Decode and Understand Your Paycheck

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Pay StubI remember when I received my first real pay stub, it was a mixture of happiness and absolute horror. It was my first summer internship after my freshman year of college. I was earning something like $12 and I was pumped that in my first week I’d earn $480. Then I saw my paycheck.

At first glance, your paycheck is a lot of numbers in tables. If you spend a few minutes, you can generally decode and understand what’s going on. However, sometimes it takes a little extra work because your company will use acronyms you aren’t 100% familiar with. When I looked at my first paycheck, I was able to decode it pretty easily… the Feds got their piece, NY state got their piece, and then this weirdo named FICA took a little slice. What? Who the heck is FICA?

This post is part of Bargaineering’s 2010 New Graduate Guide series where I’ll share my insights and offer my financial guidance to the graduate class of 2010. This post is part of day 4, tangling with the tax man.

Decoding Your Paycheck

You have two main sections on your paycheck – the earnings and the deductions. The earnings will describe the income you’ve earned for the Pay Period, listing both your rate, for the period, and the number of hours in that period. This is fairly straightforward and this is known as your Gross Pay.

Your Net Pay is your Gross Pay minus all of your deductions. Deductions are broken up into two categories – Required or statutory deductions and Other deductions.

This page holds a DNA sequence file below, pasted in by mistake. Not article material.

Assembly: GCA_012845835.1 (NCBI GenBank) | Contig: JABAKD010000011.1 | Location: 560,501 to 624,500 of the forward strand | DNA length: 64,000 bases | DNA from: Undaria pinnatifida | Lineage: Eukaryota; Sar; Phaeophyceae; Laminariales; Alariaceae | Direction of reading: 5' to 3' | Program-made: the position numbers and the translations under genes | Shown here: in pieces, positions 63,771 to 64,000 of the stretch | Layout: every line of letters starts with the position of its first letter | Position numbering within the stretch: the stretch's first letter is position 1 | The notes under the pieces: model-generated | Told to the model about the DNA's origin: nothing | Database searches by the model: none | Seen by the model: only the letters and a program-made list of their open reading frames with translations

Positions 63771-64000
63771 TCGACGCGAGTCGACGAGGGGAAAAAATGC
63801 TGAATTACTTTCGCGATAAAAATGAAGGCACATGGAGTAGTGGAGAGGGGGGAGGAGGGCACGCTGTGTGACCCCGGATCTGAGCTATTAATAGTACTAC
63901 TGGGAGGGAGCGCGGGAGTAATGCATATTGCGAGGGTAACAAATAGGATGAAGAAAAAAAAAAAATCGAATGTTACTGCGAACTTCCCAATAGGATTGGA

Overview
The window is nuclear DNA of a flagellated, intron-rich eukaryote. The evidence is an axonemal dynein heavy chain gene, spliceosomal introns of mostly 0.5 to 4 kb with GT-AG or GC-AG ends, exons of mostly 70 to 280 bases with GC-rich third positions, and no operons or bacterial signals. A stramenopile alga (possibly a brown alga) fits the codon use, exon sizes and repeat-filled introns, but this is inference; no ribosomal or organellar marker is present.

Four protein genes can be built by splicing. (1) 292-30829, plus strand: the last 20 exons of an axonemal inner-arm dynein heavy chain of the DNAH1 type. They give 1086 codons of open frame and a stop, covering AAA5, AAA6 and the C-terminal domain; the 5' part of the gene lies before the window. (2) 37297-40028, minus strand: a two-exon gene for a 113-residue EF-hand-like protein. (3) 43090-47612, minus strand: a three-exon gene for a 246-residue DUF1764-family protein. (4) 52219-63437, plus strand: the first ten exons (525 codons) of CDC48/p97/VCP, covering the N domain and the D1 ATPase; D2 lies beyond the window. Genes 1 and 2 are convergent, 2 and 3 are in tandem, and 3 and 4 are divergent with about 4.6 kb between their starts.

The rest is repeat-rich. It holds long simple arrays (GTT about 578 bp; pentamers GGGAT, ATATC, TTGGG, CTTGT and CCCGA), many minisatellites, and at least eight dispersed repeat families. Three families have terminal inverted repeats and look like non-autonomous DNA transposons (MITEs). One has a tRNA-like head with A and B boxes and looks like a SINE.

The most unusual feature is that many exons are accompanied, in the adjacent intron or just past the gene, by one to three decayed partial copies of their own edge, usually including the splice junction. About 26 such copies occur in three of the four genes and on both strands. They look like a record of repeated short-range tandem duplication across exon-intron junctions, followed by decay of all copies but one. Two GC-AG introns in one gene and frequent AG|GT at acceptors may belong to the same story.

Required/Statutory Deductions

This section covers deductions for Federal and State taxes, Medicare, and Social Security. For the most part you can’t change how these deductions are handled. The only one you can control are the Federal and States taxes, as the amount deducted will depend in part by the number of exemptions you claimed on your W-4. You can adjust your withholding if you suspect you are paying too much in taxes. Various calculators can help you determine if your is withholding too much, it’s not simply a matter of looking at the federal income tax brackets and doing a simple calculation.

Medicare and Social Security, sometimes listed as FICA, cannot be adjusted. In 2010, 6.2% of your salary, up to $106,800 in annual earnings, will be taken out of your paycheck for Social Security. 1.45% will be taken out for Medicare taxes. You may see the two listed as a FICA deduction. FICA stands for Federal Insurance Contributions Act, which covers both (and other insurance like old-age, survivors, and disability insurance).

Other Deductions

This section covers every other deduction from your paycheck. You will usually find the deductions for your medical insurance, dental insurance, retirement contributions like your 401(k), disability insurance, and other similar “optional” deductions. You can change these deductions by changing the underlying reason for them. If you reduce your retirement contribution, then this deduction will be smaller.

In this list of deductions, there should be an indication that certain deductions are “excluded from federal taxable wages.” On ADP paychecks, that symbol is an asterisk (*) beside the dollar amount. This means that those deductions are not taxed by the federal government.

Other Benefits & Information

This final section doesn’t have pay information but does list any other benefits you have, such as vacation and sick time. Some companies keep separate tallies for your sick days and vacation days. Other companies will lump them into one grouping and call it Paid Time Off (PTO). However your company does it, your accrued hours and used hours are listed here.